So I was flat out on the stone pavement in front of this old church on top of a hill in Harper’s Ferry this weekend, taking pictures up at the 1830s architecture.
Did you not know I was in Harper’s Ferry? Do you not get the Chickens in the Road newsletter? Because the rest of the story of my trip to the Shenandoah Valley was in the June issue, which went out yesterday. (Sign up and don’t miss the next one! Be sure to click the mailing list box when you register.)
Anyway, so you get to this church by climbing a very steep and uneven set of old stone steps that you can glimpse just the first section of from this view through these buildings across the street.
No wonder I had to lay down when I got up there.
Actually, I just wanted to take photos of the church. Saint Peter’s Roman Catholic Church in Harper’s Ferry is a beautiful building with lovely views over the rooftops and river.
I bet people get married here. Wouldn’t this make a great spot for an intimate wedding?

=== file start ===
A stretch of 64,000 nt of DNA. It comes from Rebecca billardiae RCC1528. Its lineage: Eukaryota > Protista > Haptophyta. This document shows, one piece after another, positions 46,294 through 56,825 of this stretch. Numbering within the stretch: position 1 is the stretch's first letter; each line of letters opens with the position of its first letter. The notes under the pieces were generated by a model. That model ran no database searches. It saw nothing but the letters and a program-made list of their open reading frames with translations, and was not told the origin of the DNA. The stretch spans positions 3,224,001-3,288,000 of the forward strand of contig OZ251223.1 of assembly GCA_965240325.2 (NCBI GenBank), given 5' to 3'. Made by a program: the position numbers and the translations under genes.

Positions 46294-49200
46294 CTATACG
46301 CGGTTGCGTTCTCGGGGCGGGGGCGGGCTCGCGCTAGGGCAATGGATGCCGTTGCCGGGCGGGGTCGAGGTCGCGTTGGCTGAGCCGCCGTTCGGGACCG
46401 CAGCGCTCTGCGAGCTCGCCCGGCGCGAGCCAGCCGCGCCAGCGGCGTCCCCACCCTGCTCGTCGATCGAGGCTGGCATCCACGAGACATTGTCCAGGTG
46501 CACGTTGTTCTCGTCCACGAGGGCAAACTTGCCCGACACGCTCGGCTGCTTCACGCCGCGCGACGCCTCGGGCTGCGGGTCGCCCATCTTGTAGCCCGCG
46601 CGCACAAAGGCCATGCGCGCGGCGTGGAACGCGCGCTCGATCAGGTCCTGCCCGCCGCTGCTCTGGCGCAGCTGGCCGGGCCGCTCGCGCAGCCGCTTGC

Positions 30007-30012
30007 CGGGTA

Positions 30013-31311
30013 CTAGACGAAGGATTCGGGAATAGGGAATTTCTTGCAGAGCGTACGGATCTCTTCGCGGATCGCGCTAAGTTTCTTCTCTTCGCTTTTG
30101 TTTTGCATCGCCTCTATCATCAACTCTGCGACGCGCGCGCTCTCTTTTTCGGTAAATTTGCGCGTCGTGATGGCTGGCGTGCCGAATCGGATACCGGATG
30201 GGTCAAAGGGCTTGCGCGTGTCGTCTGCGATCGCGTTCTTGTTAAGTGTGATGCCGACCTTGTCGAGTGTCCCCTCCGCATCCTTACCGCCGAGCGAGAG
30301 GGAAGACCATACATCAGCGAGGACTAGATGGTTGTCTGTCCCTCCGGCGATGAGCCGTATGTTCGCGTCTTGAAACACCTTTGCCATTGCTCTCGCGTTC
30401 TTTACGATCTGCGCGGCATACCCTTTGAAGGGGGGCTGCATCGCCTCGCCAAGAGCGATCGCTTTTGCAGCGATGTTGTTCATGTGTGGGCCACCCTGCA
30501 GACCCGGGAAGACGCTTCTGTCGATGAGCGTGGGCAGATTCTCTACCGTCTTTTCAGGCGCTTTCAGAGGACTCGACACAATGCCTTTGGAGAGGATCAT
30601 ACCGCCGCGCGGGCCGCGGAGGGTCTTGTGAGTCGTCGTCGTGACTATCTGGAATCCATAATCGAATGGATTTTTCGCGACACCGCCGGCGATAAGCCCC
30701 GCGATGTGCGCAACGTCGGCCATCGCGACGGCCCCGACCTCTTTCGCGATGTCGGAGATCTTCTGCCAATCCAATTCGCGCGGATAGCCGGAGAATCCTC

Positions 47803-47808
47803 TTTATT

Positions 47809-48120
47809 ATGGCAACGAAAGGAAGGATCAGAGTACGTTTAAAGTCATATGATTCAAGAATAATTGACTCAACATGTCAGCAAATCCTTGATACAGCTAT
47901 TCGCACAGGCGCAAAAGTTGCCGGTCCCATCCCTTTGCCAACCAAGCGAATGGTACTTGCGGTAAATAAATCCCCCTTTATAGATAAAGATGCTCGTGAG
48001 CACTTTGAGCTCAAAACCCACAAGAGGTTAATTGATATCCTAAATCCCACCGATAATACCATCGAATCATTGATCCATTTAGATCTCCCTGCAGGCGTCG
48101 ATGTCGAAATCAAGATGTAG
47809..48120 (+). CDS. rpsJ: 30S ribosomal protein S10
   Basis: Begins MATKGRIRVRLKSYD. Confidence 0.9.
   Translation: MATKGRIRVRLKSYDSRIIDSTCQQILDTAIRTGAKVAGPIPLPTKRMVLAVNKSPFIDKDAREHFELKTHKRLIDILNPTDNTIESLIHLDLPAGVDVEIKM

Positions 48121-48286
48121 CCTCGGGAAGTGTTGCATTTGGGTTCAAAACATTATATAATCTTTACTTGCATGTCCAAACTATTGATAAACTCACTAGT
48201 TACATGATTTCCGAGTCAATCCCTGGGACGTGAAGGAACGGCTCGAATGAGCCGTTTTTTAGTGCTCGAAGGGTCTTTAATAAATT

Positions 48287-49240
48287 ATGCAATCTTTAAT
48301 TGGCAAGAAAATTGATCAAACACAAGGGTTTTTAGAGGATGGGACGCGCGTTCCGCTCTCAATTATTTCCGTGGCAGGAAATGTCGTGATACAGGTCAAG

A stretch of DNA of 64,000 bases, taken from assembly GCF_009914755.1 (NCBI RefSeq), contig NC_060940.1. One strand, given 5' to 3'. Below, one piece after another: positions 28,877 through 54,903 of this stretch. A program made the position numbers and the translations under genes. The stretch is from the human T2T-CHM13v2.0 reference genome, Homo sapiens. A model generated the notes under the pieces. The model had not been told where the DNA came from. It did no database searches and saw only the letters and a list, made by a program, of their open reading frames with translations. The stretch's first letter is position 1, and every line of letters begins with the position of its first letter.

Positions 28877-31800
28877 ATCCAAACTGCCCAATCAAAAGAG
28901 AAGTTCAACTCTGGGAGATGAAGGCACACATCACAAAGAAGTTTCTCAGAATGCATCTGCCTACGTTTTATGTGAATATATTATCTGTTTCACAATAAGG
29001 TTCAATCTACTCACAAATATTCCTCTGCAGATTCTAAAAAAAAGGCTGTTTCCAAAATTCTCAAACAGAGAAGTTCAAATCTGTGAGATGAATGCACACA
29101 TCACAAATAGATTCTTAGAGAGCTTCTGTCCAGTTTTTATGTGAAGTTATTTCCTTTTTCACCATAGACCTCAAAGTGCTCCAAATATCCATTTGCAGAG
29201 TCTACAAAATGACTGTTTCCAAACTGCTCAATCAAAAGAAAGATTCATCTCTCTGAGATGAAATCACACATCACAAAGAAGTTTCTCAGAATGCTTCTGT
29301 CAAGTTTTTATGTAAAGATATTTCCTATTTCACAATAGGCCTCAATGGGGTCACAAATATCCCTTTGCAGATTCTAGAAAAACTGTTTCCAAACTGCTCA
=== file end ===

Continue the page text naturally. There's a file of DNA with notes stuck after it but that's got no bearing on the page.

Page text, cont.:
When I was finally finished admiring the church, I came down to the lane, which wasn’t all the way down the steps. 52 was already finished with the church because he wasn’t stretched out on the pavement taking pictures and he was getting ahead of me.
I went after him and then–
I came upon this field of clover and I had to stop and take a few pictures.
Then I saw it.
There was a bee.
Frolicking amidst the clover.
Tumbling over petals….
….and swinging on stems.
That bee was having so much fun. I must have taken 50 photos of that bee. I was mesmerized. Then I looked up and 52 had disappeared! I raced up the lane, into this eerily quiet, shadowed neighborhood where no one appeared to be alive and awake, and I called his name. And no one answered. And I stood there for a long, creepy, near enchanted moment while I considered whether I should go on up the road or start sobbing because I was alone in Harper’s Ferry and the only creature I knew was a bee.
Then he walked out from behind a ruin above the lane and I beat him about the head for leaving me like that.
And I didn’t tell him one word about that bee.